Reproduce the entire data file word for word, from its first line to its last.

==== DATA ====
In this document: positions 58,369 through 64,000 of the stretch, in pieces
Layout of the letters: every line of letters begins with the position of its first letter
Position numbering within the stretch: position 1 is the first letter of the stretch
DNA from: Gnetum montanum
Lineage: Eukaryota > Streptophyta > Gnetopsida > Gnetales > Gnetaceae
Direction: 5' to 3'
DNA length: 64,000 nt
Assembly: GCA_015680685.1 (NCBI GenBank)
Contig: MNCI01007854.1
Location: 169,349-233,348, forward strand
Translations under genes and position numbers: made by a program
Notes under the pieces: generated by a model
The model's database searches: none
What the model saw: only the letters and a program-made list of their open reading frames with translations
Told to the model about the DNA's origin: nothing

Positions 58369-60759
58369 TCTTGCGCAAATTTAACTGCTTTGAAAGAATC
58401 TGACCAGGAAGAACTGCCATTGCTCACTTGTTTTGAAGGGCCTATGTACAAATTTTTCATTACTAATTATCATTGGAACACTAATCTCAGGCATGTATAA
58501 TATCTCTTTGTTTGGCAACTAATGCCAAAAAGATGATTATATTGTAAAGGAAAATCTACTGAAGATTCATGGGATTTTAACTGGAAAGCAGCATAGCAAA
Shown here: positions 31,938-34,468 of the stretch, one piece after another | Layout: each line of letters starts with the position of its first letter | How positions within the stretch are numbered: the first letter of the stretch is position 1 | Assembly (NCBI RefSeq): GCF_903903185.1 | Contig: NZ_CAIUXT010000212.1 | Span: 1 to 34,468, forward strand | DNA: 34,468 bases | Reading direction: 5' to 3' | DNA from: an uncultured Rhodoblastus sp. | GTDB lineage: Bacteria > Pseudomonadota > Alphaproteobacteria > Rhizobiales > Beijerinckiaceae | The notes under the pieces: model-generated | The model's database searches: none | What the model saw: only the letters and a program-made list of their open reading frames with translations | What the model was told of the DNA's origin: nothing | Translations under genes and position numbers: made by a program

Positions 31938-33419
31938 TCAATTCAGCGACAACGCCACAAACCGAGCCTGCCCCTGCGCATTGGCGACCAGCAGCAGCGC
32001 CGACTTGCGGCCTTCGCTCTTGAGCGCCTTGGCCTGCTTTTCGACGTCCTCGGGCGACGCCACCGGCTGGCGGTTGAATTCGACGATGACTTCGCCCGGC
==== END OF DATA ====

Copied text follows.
In this document: positions 58,369 through 64,000 of the stretch, in pieces
Layout of the letters: every line of letters begins with the position of its first letter
Position numbering within the stretch: position 1 is the first letter of the stretch
DNA from: Gnetum montanum
Lineage: Eukaryota > Streptophyta > Gnetopsida > Gnetales > Gnetaceae
Direction: 5' to 3'
DNA length: 64,000 nt
Assembly: GCA_015680685.1 (NCBI GenBank)
Contig: MNCI01007854.1
Location: 169,349-233,348, forward strand
Translations under genes and position numbers: made by a program
Notes under the pieces: generated by a model
The model's database searches: none
What the model saw: only the letters and a program-made list of their open reading frames with translations
Told to the model about the DNA's origin: nothing

Positions 58369-60759
58369 TCTTGCGCAAATTTAACTGCTTTGAAAGAATC
58401 TGACCAGGAAGAACTGCCATTGCTCACTTGTTTTGAAGGGCCTATGTACAAATTTTTCATTACTAATTATCATTGGAACACTAATCTCAGGCATGTATAA
58501 TATCTCTTTGTTTGGCAACTAATGCCAAAAAGATGATTATATTGTAAAGGAAAATCTACTGAAGATTCATGGGATTTTAACTGGAAAGCAGCATAGCAAA
Shown here: positions 31,938-34,468 of the stretch, one piece after another | Layout: each line of letters starts with the position of its first letter | How positions within the stretch are numbered: the first letter of the stretch is position 1 | Assembly (NCBI RefSeq): GCF_903903185.1 | Contig: NZ_CAIUXT010000212.1 | Span: 1 to 34,468, forward strand | DNA: 34,468 bases | Reading direction: 5' to 3' | DNA from: an uncultured Rhodoblastus sp. | GTDB lineage: Bacteria > Pseudomonadota > Alphaproteobacteria > Rhizobiales > Beijerinckiaceae | The notes under the pieces: model-generated | The model's database searches: none | What the model saw: only the letters and a program-made list of their open reading frames with translations | What the model was told of the DNA's origin: nothing | Translations under genes and position numbers: made by a program

Positions 31938-33419
31938 TCAATTCAGCGACAACGCCACAAACCGAGCCTGCCCCTGCGCATTGGCGACCAGCAGCAGCGC
32001 CGACTTGCGGCCTTCGCTCTTGAGCGCCTTGGCCTGCTTTTCGACGTCCTCGGGCGACGCCACCGGCTGGCGGTTGAATTCGACGATGACTTCGCCCGGC